STRESSING that the death of marine creatures like the endangered turtles (pawikan) will threaten the country’s entire ecosystem, Senator Cynthia Villar urged the public to protect and maintain the cleanliness of their habitat—the oceans.
Villar, chairman of the Senate environment committee, said Friday the death of marine creatures would also have adverse effects on the people’s livelihood and food sources.
She said one of the ways to protect the oceans was to avoid throwing plastic garbage in the water systems.
In her capacity as Senate environment committee chair, Villar said she was working on amending the 17-year-old Ecological Solid Waste Management law to hold accountable manufacturers that dump plastic wastes in rivers and seas.
Last month, Villar said she attended a panel discussion in Singapore, organized by the European Union, which dealt on ensuring a plastic-free ocean.
She said among the concerns raised in the discussion was the amount of wastes that reached the oceans and eventually damaged the ecosystem and marine biodiversity.
On top of that, she noted in a statement that those wastes killed marine creatures, including endangered turtles, considered integral to the ecosystem as they keep sea grass beds healthy.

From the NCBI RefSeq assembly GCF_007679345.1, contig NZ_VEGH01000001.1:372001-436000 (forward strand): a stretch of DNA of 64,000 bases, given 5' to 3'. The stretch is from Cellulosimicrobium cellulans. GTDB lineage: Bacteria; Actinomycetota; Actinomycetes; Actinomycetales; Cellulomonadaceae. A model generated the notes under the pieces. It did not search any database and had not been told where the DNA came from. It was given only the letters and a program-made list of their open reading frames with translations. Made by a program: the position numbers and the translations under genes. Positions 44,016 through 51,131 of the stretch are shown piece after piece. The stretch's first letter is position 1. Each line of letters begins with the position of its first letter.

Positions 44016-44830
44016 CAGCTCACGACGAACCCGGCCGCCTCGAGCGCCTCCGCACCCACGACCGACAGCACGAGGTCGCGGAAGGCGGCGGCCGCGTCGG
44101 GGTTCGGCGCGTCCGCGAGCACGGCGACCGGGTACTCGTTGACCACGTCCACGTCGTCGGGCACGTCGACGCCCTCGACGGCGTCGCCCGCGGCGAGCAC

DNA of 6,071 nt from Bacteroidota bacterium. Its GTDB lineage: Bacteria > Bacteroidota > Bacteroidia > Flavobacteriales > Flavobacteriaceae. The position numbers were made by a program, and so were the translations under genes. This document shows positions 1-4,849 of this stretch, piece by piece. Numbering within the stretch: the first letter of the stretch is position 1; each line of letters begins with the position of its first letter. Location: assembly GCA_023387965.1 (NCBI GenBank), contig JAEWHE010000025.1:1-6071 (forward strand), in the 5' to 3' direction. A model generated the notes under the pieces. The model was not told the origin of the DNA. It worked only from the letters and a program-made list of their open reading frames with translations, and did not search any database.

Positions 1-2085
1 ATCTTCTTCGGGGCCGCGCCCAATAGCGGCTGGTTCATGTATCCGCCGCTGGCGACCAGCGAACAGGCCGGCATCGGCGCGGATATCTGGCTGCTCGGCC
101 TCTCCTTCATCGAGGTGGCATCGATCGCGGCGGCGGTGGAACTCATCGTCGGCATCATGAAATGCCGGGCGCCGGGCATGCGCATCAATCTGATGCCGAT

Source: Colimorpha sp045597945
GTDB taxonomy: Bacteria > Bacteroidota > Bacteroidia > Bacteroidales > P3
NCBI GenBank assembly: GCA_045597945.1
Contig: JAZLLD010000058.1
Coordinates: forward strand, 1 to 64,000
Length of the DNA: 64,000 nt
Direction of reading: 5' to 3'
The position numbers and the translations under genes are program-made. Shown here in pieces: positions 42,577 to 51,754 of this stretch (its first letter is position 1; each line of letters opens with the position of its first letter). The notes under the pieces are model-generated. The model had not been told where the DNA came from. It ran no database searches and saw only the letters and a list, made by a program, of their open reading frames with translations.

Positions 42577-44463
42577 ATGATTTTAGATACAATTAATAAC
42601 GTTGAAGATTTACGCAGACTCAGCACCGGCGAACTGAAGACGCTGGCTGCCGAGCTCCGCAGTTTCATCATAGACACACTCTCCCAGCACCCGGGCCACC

Based on a University of Georgia study, the Philippines ranked third, next to China and Indonesia among 192 countries surveyed, in terms of volume of plastic wastes produced by the population that could potentially enter the seas and oceans.
“That truly alarmed me because marine plastic wastes pose an extreme danger to our country’s marine natural resources,” said Villar, adding it was already among the common causes of the disease and death of animals.
“I am sure you have heard about increasing reports and incidents of whale sharks, turtles and other animals that get entangled in or ingest plastic wastes. We have seen photos of turtles hanging on [fish] nets or plastic straws stuck in their nostrils,” said Villar in her statement.
She described as “very timely” the recently-concluded 12th Meeting of Conference of the Parties to the Convention of Migratory Species of Wild Animals as biodiversity and the protection of animals were among the major topics discussed.
She said the story of how the Pawikan Conservation Project in Bataan started in 1999 was a very good one.
She said this was a good example on how the outlook of residents were changed by becoming more environmentally aware and better informed.